26 May 2014

Miniature Wireless Heart Rate Driver

It is quite possible that very soon modern heart rate drivers and other medical implants, bulky and in need of batteries, will go down in history. Stanford University researchers have developed a wireless rhythm driver the size of a grain of rice and successfully implanted it in a rabbit. If subsequent experiments bring positive results, tiny and safe medical implants of a new generation will appear on the medical market in 5-10 years.

Modern pacemakers, cochlear implants and other implantable medical devices are powered by batteries that are either built into the implant itself or connected to it by long wires. At the same time, surgical intervention is required to replace the batteries or repair damage to the wires. Recent developments have made it possible to create very small pacemakers that can be delivered and installed in the heart using a catheter inserted into the inguinal artery. However, even such rhythm drivers periodically need to replace batteries.

An alternative approach, first proposed in the 1960s, is to feed implants using radio waves emitted by induction coils located outside the body. Theoretically, this would eliminate the need for surgical interventions to replace batteries, and would also allow to further reduce the size of the device. However, in practice, previously developed prototypes of devices were so inefficient that a transmitter placed on the patient's chest would have to transmit a signal with a power of about 100 watts through the chest. This is more than enough to cause a burn.

In search of a solution to this problem, the authors completely revised the approach to creating transmitters. Using mathematical calculations, they came to the conclusion that the electromagnetic radiation emitted by the optimal transmitter should travel along a certain trajectory and have a frequency approximately corresponding to the frequency at which mobile phones operate. Based on these calculations, the researchers developed a transmitter, which is a 6-centimeter plate with three circular recesses in the shape of tridents. This transmitter operates at a frequency of 1.6 gigahertz and, like earlier versions, is placed on the breast skin directly above the implanted rhythm driver.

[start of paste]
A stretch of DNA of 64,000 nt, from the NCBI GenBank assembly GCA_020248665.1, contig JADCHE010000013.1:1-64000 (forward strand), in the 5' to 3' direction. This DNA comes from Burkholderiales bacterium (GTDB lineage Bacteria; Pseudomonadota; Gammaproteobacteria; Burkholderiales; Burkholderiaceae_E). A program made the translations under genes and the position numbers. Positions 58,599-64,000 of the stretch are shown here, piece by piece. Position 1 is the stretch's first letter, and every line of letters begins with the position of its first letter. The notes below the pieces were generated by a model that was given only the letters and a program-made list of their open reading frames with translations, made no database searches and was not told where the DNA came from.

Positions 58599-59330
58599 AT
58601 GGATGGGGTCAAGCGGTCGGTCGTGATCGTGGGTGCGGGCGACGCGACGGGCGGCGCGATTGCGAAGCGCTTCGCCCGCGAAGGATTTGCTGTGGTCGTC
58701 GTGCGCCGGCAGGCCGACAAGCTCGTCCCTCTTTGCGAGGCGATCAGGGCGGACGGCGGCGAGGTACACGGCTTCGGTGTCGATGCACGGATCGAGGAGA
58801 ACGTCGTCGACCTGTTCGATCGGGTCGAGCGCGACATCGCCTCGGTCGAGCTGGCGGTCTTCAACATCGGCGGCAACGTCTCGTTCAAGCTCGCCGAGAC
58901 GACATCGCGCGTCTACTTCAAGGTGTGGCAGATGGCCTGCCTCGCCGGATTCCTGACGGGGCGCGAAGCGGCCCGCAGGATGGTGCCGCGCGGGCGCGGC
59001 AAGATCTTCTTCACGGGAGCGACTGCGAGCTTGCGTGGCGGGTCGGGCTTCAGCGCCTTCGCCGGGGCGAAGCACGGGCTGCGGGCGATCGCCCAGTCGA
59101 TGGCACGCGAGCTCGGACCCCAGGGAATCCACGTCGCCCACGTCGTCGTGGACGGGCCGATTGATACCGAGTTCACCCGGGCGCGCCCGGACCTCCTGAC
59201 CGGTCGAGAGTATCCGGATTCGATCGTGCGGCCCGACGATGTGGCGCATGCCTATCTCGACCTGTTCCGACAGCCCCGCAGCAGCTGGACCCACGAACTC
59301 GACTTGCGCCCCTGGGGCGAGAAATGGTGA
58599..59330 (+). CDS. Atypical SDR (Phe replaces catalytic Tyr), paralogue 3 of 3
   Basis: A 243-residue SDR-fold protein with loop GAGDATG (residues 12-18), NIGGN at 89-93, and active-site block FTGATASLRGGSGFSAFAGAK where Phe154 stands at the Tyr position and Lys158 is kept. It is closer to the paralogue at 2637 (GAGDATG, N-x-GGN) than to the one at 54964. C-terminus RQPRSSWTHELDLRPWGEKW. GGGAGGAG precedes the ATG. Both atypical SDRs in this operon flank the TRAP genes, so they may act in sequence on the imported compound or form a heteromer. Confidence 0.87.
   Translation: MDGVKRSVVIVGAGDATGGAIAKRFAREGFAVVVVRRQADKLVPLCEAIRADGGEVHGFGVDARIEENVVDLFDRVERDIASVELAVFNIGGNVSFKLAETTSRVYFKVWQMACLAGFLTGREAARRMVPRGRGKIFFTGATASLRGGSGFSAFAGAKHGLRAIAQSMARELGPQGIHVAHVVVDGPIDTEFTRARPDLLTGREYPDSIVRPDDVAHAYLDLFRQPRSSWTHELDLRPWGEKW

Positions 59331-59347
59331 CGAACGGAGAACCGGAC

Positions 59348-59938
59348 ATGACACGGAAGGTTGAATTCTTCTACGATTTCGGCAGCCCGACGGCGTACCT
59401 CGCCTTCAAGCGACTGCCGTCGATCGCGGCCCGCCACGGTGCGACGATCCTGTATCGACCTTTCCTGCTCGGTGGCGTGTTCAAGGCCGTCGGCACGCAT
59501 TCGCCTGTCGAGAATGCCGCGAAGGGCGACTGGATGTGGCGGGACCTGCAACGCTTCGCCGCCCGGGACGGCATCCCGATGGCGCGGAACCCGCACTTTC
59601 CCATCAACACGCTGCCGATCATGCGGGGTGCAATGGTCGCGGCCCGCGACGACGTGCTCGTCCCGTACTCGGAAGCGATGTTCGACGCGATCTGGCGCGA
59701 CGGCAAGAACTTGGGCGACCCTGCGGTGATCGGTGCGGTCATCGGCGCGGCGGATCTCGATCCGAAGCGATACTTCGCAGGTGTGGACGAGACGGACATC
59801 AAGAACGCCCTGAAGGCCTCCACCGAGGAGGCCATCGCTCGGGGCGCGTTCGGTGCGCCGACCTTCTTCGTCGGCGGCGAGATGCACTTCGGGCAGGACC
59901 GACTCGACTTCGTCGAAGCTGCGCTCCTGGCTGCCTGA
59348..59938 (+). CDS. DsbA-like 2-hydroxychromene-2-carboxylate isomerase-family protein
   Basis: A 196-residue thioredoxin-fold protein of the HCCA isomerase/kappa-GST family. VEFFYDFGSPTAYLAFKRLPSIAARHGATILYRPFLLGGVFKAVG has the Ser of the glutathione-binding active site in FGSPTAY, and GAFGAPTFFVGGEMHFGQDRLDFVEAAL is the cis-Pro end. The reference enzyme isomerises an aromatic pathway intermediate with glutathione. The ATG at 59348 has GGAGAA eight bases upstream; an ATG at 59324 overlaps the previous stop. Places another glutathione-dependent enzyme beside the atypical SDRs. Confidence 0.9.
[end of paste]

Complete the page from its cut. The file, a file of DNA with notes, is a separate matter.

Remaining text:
After that, the authors tested the effectiveness of the new sensor on simulators of the human heart and brain, in which 2-millimeter rhythm drivers carrying tiny receiving coils were embedded. Experiments have shown that when using the system developed by them, 100 times less energy is required to power the implant than in the case of traditional transmitters based on induction coils.

At the next stage of the study, the rhythm driver was implanted in rabbits and successfully controlled its operation without harm to the animal's skin. Currently, the authors are preparing the developed system for clinical trials.

Experts consider the new development to be very promising, but some express doubts that the replacement of batteries of such transmitters, as well as their placement on the chest, can be trusted by the patients themselves. Alternatively, the transmitter can be implanted under the skin, which will provide an additional level of security.

Article by John S. Ho et al. Wireless power transfer to deep-tissue microimplants is published in the journal Proceedings of the National Academy of Sciences c.

Evgeniya Ryabtseva
Portal "Eternal youth" http://vechnayamolodost.ru based on Stanford University materials:
Stanford engineer invents safe way to transfer energy to medical chips in the body.


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